The Red Cross of Southeastern Colorado will deliver a pallet of bottled water to the town this morning and a second pallet will be delivered at midday from the Red Cross of Northern Colorado. If additional water delivers are needed the process will continue. Each pallet contains 72 cases of water equaling 1,726 bottles.

The Red Cross will deliver the pallet of water to the Hugo Community Center, 514 2nd St. Hugo, CO 80821.

The Red Cross responds to approximately 66,000 disasters each year. The best way to help people affected by disasters, both big and small, is to donate to the American Red Cross Disaster Relief Fund. People can donate to our Disaster Relief Fund at 1-800-REDCROSS (1-800-733-2767) or, or simply text the word redcross to 90999 to donate $10 through your mobile carrier. Charges will apply to your mobile phone bill the following month.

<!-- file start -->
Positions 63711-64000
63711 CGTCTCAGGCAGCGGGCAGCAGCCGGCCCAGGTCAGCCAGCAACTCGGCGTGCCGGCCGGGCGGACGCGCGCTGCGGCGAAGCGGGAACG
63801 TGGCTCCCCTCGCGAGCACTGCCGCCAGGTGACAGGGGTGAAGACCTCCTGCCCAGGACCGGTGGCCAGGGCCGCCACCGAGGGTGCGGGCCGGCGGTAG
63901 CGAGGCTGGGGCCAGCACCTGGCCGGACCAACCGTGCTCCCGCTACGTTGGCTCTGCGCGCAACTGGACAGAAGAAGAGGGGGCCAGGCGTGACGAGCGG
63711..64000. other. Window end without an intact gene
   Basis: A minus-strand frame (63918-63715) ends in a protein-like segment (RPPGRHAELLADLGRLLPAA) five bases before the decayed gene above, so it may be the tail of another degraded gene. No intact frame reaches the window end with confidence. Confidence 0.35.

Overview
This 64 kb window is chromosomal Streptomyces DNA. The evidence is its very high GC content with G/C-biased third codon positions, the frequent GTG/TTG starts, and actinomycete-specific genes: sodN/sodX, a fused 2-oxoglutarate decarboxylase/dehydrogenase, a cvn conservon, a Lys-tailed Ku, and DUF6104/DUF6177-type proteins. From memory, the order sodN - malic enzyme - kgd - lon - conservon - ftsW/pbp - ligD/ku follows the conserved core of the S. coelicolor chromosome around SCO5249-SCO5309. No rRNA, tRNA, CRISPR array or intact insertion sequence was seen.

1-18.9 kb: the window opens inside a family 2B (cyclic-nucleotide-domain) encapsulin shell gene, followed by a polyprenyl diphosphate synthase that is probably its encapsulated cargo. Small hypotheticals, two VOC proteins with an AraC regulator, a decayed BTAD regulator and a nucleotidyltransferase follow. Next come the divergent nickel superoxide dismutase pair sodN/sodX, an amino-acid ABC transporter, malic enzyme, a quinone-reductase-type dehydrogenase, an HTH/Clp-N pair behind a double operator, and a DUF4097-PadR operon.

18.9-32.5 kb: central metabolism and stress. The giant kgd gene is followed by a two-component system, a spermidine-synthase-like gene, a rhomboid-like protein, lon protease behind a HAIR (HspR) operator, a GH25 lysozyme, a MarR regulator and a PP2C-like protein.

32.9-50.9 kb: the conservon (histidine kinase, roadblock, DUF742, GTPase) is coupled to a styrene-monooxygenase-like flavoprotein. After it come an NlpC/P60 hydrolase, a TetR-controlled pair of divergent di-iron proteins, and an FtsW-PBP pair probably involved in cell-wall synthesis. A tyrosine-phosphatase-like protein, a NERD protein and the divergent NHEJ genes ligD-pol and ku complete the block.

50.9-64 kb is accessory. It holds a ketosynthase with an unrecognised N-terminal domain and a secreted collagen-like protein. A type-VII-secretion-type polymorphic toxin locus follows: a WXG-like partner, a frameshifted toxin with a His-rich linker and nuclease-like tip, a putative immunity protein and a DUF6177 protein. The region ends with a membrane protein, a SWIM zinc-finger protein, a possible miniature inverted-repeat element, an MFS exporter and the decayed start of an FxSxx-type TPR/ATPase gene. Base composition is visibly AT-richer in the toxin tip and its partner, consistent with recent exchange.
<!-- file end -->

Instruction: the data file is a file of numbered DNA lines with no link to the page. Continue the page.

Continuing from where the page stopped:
Wednesday, July 20, 2016

Easing the Hearts and Minds of Military Children

By Bill Fortune

Behavioral Specialist Joe Zutell works with campers
at Camp Corral. Photo by Arnett Luce/Red Cross
The excitement was everywhere. The conversations were lively. The laughter was contagious. The noise level elevated. Kids being kids and doing what kids do best; enjoying the moment and the outdoors, renewing friendships and creating new ones. Five days of non-stop fun and excitement seemingly without a care in the world.